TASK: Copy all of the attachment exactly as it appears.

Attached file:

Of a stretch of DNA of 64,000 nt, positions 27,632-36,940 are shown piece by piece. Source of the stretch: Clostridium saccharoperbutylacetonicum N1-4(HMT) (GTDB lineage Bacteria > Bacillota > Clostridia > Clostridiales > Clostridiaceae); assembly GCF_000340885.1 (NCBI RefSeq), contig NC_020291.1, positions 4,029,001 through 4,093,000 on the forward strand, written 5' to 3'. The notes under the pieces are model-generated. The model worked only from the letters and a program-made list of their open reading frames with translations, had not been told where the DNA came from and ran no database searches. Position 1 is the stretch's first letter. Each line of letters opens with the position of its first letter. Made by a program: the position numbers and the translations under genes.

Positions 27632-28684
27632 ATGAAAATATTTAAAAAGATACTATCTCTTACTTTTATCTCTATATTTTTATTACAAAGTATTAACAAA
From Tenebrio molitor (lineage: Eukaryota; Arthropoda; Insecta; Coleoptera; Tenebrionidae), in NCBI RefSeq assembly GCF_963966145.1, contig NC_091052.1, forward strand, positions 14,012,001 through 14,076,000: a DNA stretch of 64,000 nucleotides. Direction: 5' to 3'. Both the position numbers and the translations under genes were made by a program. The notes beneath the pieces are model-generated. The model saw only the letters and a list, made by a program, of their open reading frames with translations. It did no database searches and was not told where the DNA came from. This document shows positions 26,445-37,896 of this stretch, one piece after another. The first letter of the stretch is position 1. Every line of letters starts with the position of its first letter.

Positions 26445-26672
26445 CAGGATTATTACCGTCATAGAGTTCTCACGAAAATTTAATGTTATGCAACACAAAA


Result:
Of a stretch of DNA of 64,000 nt, positions 27,632-36,940 are shown piece by piece. Source of the stretch: Clostridium saccharoperbutylacetonicum N1-4(HMT) (GTDB lineage Bacteria > Bacillota > Clostridia > Clostridiales > Clostridiaceae); assembly GCF_000340885.1 (NCBI RefSeq), contig NC_020291.1, positions 4,029,001 through 4,093,000 on the forward strand, written 5' to 3'. The notes under the pieces are model-generated. The model worked only from the letters and a program-made list of their open reading frames with translations, had not been told where the DNA came from and ran no database searches. Position 1 is the stretch's first letter. Each line of letters opens with the position of its first letter. Made by a program: the position numbers and the translations under genes.

Positions 27632-28684
27632 ATGAAAATATTTAAAAAGATACTATCTCTTACTTTTATCTCTATATTTTTATTACAAAGTATTAACAAA
From Tenebrio molitor (lineage: Eukaryota; Arthropoda; Insecta; Coleoptera; Tenebrionidae), in NCBI RefSeq assembly GCF_963966145.1, contig NC_091052.1, forward strand, positions 14,012,001 through 14,076,000: a DNA stretch of 64,000 nucleotides. Direction: 5' to 3'. Both the position numbers and the translations under genes were made by a program. The notes beneath the pieces are model-generated. The model saw only the letters and a list, made by a program, of their open reading frames with translations. It did no database searches and was not told where the DNA came from. This document shows positions 26,445-37,896 of this stretch, one piece after another. The first letter of the stretch is position 1. Every line of letters starts with the position of its first letter.

Positions 26445-26672
26445 CAGGATTATTACCGTCATAGAGTTCTCACGAAAATTTAATGTTATGCAACACAAAA